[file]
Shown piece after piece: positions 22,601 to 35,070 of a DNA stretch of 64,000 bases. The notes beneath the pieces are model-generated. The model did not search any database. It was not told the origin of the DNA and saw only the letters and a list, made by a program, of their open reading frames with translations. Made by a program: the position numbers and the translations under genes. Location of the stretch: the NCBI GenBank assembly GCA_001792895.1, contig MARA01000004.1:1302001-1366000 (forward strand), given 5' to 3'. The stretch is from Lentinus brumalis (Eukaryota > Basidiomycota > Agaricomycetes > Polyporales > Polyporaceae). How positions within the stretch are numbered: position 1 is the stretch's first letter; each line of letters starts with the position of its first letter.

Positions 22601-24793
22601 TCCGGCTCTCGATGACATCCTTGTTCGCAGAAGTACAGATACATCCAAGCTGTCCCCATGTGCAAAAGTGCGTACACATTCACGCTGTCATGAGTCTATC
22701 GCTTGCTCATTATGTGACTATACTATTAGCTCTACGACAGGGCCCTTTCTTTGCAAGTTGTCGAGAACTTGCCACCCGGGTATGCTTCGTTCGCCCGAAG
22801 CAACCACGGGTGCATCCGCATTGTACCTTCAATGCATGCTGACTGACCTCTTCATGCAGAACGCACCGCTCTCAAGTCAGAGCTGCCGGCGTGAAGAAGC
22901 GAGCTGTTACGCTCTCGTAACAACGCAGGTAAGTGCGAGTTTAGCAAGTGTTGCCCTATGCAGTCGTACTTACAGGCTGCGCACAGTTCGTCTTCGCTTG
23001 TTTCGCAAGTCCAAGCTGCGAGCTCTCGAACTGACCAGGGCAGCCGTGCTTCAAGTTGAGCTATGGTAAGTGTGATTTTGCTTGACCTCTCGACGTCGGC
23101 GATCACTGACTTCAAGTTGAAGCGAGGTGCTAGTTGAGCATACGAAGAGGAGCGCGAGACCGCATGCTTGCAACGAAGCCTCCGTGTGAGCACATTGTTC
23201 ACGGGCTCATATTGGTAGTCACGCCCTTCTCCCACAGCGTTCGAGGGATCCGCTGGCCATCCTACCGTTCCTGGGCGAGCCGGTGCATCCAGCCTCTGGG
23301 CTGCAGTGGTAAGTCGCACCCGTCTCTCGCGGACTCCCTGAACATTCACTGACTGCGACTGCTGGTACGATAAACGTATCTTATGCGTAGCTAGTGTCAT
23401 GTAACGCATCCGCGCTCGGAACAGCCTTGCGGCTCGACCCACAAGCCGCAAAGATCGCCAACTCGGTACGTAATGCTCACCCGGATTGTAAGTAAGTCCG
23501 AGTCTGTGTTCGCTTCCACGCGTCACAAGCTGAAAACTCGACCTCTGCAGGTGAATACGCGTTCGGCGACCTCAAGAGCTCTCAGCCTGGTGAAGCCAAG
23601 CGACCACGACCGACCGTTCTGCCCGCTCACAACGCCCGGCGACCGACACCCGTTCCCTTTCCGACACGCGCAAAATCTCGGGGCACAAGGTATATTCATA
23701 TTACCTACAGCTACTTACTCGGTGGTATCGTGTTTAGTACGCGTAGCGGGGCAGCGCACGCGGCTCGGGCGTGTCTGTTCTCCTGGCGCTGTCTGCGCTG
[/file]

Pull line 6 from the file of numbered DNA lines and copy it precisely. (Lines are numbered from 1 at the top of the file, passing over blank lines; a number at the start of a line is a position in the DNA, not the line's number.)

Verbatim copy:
22901 GAGCTGTTACGCTCTCGTAACAACGCAGGTAAGTGCGAGTTTAGCAAGTGTTGCCCTATGCAGTCGTACTTACAGGCTGCGCACAGTTCGTCTTCGCTTG